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    Having doled out a lot of money to aging veterans in recent years, the Philadelphia Flyers now find themselves in the middle of the pack in the Metropolitan Division and on the wrong side of the salary cap.

    After a slow start to the 2013-14 season, the Flyers were able to rebound and secure the third and final divisional playoff spot only to lose to the New York Rangers in a hard-fought, seven-game series.

    Despite the hiring of new general manager Ron Hextall and the hope that comes with a new direction, the Flyers have given their fans a string of bad news.

    The summer of woes began with the surprising trade of Scott Hartnell to the Columbus Blue Jackets for R.J. Umberger. It continued with the weird arrest of captain Claude Giroux for groping a male police officer in Ottawa and culminated in the possible loss of Kimmo Timonen due to blood clots.

    Now sitting at almost $5 million over the cap, the Flyers will likely have to dump a high-priced player or two before the start of the 2014-15 season.

    In all likelihood, they will not even be as good as they were at the end of a disappointing 2013-14 season.

    Verdict: The Flyers finished 15 points behind the Penguins in the standings last season and have taken a step backward. If Timonen's injury is career-ending, the Flyers will be likelier to miss the playoffs than challenge the Penguins atop the standings.

Columbus Blue Jackets

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    While the Philadelphia Flyers will likely take a step back next season, the Columbus Blue Jackets are moving in the opposite direction and could challenge the Pens for divisional supremacy for years to come.

    With a wealth of up-and-coming players like Cam Atkinson and Ryan Johansen, established veterans like Nathan Horton and newcomer Scott Hartnell, and a franchise goaltender in Sergei Bobrovsky, the Blue Jackets already have a solid core.

    With around $14 million in cap space, they will have the ability to add talent.

    It should be noted, however, that the team and restricted free agent Johansen are engaged in heated contract negotiations. Aaron Portzline of The Columbus Dispatch suggests that talks between the two parties remain "chilly as ever."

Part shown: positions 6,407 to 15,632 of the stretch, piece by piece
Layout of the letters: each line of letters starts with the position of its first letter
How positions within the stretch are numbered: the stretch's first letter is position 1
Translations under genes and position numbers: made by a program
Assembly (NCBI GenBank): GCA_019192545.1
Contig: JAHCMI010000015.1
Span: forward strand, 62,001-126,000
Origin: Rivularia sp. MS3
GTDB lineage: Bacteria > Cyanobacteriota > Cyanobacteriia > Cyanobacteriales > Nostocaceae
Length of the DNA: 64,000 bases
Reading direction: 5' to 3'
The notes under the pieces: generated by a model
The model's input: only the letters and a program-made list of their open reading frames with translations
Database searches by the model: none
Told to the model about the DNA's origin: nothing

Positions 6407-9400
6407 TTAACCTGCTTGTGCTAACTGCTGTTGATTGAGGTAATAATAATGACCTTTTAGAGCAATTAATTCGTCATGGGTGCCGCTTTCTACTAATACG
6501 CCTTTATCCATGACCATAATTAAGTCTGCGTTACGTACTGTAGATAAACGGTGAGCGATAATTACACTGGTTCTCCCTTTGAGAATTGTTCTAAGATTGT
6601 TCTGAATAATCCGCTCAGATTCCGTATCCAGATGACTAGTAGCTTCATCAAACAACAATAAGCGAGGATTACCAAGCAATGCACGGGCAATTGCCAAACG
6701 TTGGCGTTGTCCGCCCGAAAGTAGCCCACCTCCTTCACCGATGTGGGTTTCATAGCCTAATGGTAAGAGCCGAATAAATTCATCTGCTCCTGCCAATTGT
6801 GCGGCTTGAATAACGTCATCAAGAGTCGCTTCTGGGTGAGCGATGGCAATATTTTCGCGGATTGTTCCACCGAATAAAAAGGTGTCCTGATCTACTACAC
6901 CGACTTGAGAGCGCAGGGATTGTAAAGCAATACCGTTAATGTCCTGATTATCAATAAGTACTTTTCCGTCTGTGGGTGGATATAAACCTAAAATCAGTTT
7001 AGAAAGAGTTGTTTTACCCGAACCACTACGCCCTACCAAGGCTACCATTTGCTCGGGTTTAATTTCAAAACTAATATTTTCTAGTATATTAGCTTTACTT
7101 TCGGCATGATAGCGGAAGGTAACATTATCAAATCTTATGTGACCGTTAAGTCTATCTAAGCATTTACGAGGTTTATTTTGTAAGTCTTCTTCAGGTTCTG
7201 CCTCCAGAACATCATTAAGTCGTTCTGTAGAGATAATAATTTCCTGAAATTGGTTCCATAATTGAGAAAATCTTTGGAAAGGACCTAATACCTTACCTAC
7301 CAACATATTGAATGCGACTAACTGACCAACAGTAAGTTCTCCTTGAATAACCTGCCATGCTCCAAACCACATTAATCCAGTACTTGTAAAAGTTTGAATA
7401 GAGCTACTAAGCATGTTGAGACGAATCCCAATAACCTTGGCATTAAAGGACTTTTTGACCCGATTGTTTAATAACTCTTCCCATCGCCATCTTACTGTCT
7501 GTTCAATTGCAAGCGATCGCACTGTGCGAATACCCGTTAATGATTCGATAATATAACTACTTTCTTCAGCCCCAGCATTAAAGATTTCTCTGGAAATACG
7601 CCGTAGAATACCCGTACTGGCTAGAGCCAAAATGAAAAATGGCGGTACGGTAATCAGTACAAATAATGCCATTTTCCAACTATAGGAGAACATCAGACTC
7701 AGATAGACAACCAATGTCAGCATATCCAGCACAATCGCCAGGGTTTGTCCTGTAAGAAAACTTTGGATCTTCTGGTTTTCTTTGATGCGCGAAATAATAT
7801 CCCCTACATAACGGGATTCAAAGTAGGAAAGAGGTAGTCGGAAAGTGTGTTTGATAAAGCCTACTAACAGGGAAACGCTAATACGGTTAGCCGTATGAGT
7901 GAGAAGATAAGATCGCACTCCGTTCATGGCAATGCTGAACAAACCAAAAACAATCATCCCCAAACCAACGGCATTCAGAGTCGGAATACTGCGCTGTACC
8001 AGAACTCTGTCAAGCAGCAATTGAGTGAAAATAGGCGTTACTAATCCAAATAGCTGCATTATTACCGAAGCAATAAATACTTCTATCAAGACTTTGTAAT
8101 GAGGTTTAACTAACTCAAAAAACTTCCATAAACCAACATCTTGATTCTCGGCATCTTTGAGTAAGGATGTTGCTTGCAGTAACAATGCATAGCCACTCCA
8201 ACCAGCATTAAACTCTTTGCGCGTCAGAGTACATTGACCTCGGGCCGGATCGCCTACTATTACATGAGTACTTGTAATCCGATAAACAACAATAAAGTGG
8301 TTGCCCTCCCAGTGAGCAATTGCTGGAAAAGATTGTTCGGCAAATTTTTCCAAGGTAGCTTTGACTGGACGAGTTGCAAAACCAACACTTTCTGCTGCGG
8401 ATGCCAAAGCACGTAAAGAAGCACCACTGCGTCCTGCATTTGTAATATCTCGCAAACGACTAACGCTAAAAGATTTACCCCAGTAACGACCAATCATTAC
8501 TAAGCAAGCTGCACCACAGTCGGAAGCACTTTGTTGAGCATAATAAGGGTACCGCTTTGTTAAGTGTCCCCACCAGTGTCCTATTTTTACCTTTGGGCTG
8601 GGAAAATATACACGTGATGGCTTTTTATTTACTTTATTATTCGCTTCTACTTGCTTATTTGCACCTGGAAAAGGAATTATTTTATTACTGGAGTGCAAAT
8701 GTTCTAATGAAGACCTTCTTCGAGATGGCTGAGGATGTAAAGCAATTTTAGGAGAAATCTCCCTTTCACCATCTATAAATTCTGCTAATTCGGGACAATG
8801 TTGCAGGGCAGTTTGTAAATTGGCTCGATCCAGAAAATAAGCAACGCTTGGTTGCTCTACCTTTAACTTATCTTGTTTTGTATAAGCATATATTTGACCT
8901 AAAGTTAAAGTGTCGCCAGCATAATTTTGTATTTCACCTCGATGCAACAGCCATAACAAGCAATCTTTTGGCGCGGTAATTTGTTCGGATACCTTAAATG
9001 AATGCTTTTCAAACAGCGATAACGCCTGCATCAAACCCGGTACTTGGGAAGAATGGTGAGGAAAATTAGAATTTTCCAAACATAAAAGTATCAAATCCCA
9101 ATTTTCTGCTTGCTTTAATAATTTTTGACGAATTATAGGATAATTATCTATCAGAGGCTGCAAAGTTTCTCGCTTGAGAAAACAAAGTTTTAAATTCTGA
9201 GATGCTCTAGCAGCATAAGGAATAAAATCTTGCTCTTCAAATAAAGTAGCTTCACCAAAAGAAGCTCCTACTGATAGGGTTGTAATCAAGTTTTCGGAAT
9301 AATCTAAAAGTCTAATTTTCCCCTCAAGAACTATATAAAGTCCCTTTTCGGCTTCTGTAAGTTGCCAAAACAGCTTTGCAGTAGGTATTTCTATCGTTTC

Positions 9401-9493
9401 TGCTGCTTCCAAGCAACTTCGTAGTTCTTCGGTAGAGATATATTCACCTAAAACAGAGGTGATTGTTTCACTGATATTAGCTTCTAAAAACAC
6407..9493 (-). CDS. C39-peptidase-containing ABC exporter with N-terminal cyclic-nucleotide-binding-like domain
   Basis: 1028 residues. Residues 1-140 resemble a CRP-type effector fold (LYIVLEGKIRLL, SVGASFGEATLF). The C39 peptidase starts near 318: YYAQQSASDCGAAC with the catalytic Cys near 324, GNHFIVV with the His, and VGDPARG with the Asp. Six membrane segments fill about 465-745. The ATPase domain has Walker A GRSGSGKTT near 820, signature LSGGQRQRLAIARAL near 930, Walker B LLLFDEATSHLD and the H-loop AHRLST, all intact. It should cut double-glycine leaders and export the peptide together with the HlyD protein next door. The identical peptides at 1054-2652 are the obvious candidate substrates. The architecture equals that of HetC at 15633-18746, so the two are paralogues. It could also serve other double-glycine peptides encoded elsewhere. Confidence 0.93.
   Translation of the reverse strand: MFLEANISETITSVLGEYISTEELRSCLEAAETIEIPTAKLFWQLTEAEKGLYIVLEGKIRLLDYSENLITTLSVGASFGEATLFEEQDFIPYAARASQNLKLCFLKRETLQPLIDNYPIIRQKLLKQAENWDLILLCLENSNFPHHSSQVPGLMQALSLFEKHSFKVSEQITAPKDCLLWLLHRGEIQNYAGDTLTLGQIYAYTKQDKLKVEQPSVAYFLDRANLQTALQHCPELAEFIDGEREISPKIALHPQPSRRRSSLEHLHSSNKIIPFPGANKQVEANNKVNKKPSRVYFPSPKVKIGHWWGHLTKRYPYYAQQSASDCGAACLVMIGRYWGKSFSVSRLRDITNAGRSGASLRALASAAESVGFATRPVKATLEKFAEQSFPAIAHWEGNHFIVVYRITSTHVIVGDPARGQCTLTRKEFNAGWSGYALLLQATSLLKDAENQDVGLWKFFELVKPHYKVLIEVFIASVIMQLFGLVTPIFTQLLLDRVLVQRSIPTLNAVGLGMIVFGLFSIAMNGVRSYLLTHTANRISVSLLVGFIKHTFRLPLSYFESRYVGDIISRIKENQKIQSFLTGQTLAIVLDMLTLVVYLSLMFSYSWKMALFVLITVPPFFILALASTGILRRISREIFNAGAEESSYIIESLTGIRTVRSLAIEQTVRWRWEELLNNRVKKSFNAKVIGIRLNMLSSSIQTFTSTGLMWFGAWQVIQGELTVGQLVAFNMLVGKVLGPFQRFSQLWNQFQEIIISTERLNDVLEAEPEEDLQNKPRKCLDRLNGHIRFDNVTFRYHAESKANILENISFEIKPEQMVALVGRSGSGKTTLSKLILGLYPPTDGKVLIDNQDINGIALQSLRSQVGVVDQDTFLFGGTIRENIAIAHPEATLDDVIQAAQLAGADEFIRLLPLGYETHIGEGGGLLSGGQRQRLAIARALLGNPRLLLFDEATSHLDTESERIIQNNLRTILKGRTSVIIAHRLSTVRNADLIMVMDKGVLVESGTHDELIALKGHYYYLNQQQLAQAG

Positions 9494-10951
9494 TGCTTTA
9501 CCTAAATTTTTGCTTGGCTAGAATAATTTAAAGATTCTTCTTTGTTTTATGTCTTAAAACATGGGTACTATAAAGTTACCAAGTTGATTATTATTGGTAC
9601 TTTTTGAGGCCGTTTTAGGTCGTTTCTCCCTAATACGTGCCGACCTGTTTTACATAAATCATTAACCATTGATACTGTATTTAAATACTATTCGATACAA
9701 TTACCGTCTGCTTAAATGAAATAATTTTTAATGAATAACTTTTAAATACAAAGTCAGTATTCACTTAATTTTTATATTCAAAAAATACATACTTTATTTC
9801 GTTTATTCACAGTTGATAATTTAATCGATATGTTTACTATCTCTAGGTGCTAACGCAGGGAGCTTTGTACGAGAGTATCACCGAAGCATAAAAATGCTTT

Built to be a physical and grinding team that wears opponents down, the Blue Jackets are effective both in the regular season as well as the postseason. With an energized fanbase, they figure to be an even harder team to beat on home ice.

    Despite winning all five regular-season contests against the Blue Jackets last season, the Pens struggled against them in the postseason and have retooled their roster in an effort to match Columbus' physical style.

    To add fuel to the fire, the addition of notorious Pens antagonist Hartnell this summer will undoubtedly make for some entertaining moments this season when the two teams face off in what could be season-long battle for the top spot in the standings.

    Verdict: With the return of Horton from injury and the benefit of postseason experience, the Blue Jackets should be even better in the 2014-15 season than they were last season. They could be the biggest threat to the Penguins' chances of repeating as division champions.

Conclusion: Expect a Repeat of the 2013-14 Season

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    Since the arrival of Sidney Crosby in 2005, the Penguins have never finished lower than second place in their division. In the 2014-15 season, they will be seeking a third straight divisional title.

    While Pens fans and critics are quick to point out the team's recent postseason failures, they lose sight of the fact that the Pens have averaged almost 50 wins over an 82-game schedule over the past eight seasons and will have the advantage of playing in the weakest division in the NHL.

    Although they have had a tumultuous offseason, the Pens are still the deepest and most talented team in the Metropolitan Division. Barring injuries, they should once again be atop the standings at season's end.

    Salary-cap and contract information courtesy of